20. 20. Apple Inc. Analysis 17 6. Conclusions & Recommendations After Steve Jobs’ passing many were frightened for the company’s future, speculations were on the negative side and even employees resigned in fear of the upcoming circumstances (Yoffie and Baldwin, 2015). However, the company by applying its unique and tested planning strategy continued to grow even further and stay on the lead, in the aggressive and highly competitive industry of personal communication (Yoffie and Baldwin, 2015). Only, in 2015 three distinctive and innovative devices were launched (Yoffie and Baldwin, 2015). If Apple Inc. manages to continue differentiating their products and keep the costs of manufacturing reduced the growth will be perpetual (Yoffie and Baldwin, 2015). Nonetheless, there are further enterprises the firm may pursue. For example, customized smartphones for business people could be built, with extreme levels of protection, guarding them from not only online espionage but also corporeal (Frank, 2015) by further developing the existing fingerprint option or creating a new one. Additionally, the firm could co-operate with its main competitor, namely Microsoft, and create a monopoly (Frank, 2015). By employing these plans, however, the firm should be aware and cautious not to divulge main components that provide its competitive advantage. For instance, the know-how of operating systems. Moreover, a meticulous market research is advised to be utilized before allotting resources in the manufacturing of a customized smartphone.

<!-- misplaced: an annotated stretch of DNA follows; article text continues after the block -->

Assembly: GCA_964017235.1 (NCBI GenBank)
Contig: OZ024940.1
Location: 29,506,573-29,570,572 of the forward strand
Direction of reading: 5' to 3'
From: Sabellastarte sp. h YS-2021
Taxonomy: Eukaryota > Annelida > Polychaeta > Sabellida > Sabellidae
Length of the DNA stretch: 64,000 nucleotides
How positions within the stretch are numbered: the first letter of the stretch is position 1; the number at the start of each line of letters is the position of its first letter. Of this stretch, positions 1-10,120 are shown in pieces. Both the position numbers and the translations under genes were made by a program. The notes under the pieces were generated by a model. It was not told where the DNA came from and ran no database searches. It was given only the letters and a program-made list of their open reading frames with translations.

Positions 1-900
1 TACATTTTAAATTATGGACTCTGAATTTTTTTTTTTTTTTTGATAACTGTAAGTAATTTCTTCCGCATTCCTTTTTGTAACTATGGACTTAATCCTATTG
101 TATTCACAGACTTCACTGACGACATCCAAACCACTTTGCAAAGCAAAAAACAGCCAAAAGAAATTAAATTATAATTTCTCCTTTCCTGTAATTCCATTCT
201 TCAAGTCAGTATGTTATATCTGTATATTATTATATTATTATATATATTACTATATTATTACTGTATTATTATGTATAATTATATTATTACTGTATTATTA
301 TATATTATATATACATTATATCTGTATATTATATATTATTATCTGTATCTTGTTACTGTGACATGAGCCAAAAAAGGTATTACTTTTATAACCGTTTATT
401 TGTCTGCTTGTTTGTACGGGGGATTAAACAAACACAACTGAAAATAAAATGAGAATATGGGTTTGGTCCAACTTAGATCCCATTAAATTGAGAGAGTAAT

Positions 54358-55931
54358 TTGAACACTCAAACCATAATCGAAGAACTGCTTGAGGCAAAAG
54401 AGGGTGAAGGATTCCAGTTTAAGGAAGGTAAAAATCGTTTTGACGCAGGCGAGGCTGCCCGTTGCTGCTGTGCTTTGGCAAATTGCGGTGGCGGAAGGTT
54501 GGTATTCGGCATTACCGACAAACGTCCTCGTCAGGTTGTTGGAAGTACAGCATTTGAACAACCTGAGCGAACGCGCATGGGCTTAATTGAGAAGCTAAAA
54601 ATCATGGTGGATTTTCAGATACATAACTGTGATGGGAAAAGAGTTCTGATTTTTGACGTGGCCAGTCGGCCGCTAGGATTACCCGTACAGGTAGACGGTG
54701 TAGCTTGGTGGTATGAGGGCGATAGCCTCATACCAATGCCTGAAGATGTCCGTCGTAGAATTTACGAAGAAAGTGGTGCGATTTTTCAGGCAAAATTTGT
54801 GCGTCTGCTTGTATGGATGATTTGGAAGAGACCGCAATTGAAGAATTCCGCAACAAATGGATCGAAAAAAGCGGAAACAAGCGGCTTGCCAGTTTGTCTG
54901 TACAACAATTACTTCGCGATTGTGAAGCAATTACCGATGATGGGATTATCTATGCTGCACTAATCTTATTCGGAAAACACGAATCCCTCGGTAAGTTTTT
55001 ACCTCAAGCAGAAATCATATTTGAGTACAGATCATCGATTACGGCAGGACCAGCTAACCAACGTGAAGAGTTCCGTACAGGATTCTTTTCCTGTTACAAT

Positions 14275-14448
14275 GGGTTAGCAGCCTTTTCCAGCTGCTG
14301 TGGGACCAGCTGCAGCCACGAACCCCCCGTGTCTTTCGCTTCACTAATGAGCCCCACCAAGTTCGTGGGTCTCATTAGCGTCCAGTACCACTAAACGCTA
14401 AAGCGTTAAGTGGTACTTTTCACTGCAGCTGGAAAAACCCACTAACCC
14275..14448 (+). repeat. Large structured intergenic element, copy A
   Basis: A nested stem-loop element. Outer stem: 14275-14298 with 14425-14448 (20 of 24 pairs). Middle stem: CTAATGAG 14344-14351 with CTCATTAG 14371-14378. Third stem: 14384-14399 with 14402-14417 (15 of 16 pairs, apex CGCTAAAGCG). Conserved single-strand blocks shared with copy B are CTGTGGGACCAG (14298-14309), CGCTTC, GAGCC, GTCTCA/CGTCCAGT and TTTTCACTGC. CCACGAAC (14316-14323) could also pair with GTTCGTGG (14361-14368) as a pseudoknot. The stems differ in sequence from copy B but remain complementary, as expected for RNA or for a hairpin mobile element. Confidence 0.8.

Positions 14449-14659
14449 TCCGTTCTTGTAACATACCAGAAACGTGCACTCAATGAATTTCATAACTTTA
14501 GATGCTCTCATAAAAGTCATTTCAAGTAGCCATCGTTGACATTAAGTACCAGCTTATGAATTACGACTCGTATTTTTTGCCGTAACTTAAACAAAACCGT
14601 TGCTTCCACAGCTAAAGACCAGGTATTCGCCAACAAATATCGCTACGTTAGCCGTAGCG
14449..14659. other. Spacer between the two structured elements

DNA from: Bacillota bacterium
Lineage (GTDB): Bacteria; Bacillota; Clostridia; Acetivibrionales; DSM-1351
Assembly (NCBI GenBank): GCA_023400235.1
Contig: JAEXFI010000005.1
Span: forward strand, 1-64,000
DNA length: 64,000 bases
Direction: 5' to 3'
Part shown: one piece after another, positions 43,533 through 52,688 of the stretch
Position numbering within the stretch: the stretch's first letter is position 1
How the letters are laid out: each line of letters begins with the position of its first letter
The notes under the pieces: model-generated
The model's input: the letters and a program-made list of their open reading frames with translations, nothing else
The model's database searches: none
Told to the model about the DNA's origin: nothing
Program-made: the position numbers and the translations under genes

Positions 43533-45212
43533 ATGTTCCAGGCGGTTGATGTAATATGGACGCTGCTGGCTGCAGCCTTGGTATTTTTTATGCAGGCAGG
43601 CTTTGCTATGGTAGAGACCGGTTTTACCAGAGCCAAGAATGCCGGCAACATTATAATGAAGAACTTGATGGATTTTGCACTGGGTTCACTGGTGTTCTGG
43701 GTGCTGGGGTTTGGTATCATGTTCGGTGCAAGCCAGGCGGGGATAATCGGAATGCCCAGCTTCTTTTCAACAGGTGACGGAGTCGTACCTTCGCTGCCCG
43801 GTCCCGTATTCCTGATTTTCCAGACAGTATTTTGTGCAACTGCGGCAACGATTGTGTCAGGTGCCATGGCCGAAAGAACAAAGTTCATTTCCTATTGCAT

21. 21. Apple Inc. Analysis 18 7. References Apple Inc. (2015). Form 10-K. Annual Report. [online] Washington, DC. United States Securities and Exchange Commission, pp.1-85. Available from: http://www.edgar-online.com [Accessed 1st January 2016]. Aschroft, J. (2012). Apple from the iPod to the iPad: A Case Study in Corporate Strategy. 2nd edition [ebook] Manchester, pp. 5-23. Available from: http://www.johnashcroft.co.uk/wp-content/uploads/2012/06/Apple- From-the-iPod-to-the-iPad-Case-study-2012.pdf Biddle, S. (2014). Apple Sounds Like a Terrible Place to Work. [online] Valleywag.gawker.com. Available from: http://valleywag.gawker. com/apple-sounds-like-a-terrible-place-to-work-1520812217 [Accessed 1st January 2016]. Cusumano, M. (2008). Technology strategy and management: The puzzle of Apple. Communications of the ACM, [online] 51(9), pp.22-24. Available from: http://www.acm.org/dl [Accessed 1st January 2016]. Denning, S. (2012). Apple's Employees Have A Hell Of A Ride. [online] Forbes.com. Available from: http://www.forbes.com/sites/stevedenning /2012/06/25/apples-employees-have-a-hell-of-a-ride/ [Accessed 1st January 2016]. Dudovskiy, J. (2015). Apple Porter's Five Forces. [online] Research Methodology. Available at: http://research-methodology.net/apple-porters-five-forces- analysis/ [Accessed 1st January 2016]. Ferguson, E. (2015). Apple Inc. Five Forces Analysis (Porter’s Model) - Panmore Institute. [online] Panmore Institute. Available from: http://panmore.com/apple-inc-five-forces-analysis-porters-model-case- study [Accessed 1st January 2016]. Frank, B.H. (2015). Apple CEO says the future of enterprise is mobility. CIO [online]. pp. 1 Available from: web.b.ebscohost.com Accessed 1st January 2016]. Gyawali, Prasad and Tao, Yin (2009). How organizational control mechanisms